Genetic Approach To Prevent Allogenic Rejection Of hESC-Derived Cells
Genetic Approach To Prevent Allogenic Rejection Of hESC-Derived Cells
A method to prevent the allogeneic immune rejection of cells derived from human Embryonic Stem Cells (hESCs) without suppressing the entire immune system. They optimized humanized mice (Hu-mice) that were reconstituted with a functional human immune syste
San Diego, CA, United States
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Background

Most human embryonic stem cell (hESC)-derived allografts are rejected within five years of transplantation even under chronic immune suppression. The current strategy to address the allograft rejection is to use immunosuppressants that systemically suppress the entire immune response, often increasing the risk for cancer and infection. Therefore there is an unmet need for specific immune suppression that prevents transplant rejection as well as reduces side effects.


Technology Description

UCSD researchers have developed a method to prevent the allogeneic immune rejection of cells derived from human Embryonic Stem Cells (hESCs) without suppressing the entire immune system. They optimized humanized mice (Hu-mice) that were reconstituted with a functional human immune system that rejected hESCs and their derivatives. In addition, they established knock in hESCs that constitutively express CTLA4-Ig and PD-L1 before and after differentiation (CP hESCs). Allogenic CP hESC-derived teratomas, fibroblasts, and cardiomyocytes were found to be immune protected in Hu-mice, while cells derived from parental hESCs are effectively rejected.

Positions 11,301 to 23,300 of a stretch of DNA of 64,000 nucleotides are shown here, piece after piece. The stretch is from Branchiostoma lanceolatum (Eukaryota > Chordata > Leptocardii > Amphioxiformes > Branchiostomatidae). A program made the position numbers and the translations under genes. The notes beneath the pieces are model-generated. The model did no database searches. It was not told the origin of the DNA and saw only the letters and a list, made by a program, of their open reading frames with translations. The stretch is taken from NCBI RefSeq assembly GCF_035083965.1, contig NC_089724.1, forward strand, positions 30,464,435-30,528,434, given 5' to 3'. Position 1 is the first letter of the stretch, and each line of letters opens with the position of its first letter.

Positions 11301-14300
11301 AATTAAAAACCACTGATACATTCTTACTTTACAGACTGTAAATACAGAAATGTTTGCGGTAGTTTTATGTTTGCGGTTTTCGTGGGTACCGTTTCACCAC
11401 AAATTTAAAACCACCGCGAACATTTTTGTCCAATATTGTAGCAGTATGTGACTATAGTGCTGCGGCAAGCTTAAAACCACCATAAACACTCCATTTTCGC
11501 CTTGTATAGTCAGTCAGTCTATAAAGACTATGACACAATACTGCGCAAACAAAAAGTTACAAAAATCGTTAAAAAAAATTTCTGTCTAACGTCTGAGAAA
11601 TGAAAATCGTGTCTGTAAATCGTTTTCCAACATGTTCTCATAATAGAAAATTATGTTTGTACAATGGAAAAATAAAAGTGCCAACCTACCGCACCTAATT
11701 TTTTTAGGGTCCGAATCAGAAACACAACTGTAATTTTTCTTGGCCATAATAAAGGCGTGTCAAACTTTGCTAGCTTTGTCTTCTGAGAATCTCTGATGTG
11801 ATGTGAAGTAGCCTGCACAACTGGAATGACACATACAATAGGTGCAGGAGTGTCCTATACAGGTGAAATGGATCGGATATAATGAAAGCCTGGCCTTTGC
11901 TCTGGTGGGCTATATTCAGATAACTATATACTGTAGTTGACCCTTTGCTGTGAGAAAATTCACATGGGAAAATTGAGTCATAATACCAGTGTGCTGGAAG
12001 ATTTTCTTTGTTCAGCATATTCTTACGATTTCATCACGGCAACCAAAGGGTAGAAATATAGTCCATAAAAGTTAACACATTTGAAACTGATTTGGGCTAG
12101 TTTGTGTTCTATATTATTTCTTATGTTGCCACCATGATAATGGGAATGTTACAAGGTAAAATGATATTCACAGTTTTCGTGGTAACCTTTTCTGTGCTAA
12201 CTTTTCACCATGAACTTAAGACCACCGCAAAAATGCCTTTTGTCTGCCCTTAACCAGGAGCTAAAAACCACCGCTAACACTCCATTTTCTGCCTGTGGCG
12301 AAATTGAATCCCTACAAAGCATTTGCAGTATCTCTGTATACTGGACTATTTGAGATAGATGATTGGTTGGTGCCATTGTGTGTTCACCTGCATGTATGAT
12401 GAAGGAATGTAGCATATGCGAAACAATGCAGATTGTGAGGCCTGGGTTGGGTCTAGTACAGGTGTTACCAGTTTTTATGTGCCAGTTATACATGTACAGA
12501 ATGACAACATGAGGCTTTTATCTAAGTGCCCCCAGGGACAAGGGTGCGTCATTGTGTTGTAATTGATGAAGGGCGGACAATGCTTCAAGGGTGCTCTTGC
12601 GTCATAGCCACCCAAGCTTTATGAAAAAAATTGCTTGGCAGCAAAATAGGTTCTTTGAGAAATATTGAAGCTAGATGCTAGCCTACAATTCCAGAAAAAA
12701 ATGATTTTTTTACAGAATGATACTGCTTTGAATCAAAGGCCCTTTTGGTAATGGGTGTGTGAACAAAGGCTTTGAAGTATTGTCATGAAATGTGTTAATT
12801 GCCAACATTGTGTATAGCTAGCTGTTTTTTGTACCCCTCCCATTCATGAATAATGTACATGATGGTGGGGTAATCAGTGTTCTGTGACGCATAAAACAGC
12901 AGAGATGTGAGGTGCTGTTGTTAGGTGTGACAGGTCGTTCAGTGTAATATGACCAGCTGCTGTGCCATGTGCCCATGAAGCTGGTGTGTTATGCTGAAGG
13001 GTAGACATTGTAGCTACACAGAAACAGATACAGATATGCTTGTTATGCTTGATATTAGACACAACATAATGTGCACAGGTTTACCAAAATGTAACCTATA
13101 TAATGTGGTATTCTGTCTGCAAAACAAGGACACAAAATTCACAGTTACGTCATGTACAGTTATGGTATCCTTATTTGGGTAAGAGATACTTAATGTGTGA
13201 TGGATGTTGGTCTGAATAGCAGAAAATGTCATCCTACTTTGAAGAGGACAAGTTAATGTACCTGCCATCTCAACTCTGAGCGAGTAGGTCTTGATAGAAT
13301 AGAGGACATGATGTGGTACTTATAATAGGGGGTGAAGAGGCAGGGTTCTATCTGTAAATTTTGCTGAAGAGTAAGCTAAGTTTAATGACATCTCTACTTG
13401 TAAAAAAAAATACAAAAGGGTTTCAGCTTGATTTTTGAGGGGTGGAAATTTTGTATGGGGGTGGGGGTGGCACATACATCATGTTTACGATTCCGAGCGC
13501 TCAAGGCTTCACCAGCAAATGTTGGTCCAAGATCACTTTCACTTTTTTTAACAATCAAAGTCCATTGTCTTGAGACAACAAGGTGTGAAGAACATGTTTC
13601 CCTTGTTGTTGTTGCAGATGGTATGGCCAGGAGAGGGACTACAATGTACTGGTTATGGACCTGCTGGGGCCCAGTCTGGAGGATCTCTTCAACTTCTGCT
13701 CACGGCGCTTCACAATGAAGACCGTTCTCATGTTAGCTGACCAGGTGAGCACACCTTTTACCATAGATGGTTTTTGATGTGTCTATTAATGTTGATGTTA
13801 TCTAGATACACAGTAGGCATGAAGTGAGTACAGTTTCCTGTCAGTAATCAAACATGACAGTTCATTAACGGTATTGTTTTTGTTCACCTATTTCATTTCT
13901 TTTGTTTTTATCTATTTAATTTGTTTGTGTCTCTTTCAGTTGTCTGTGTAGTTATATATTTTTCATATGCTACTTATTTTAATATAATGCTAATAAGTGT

Applications

This method could enable specific immune suppression and possibly prevent the allogeneic immune rejection of hESC-derived cells without the aid of immunosuppressants. As a result, the immunosuppressive risk of cancer and infection can be lowered. Therefore, this approach has therapeutic benefits when compared with standard immune suppression.


State Of Development

UCSD researchers have performed proof of concept experiments on a mouse model with a functional human immune system.


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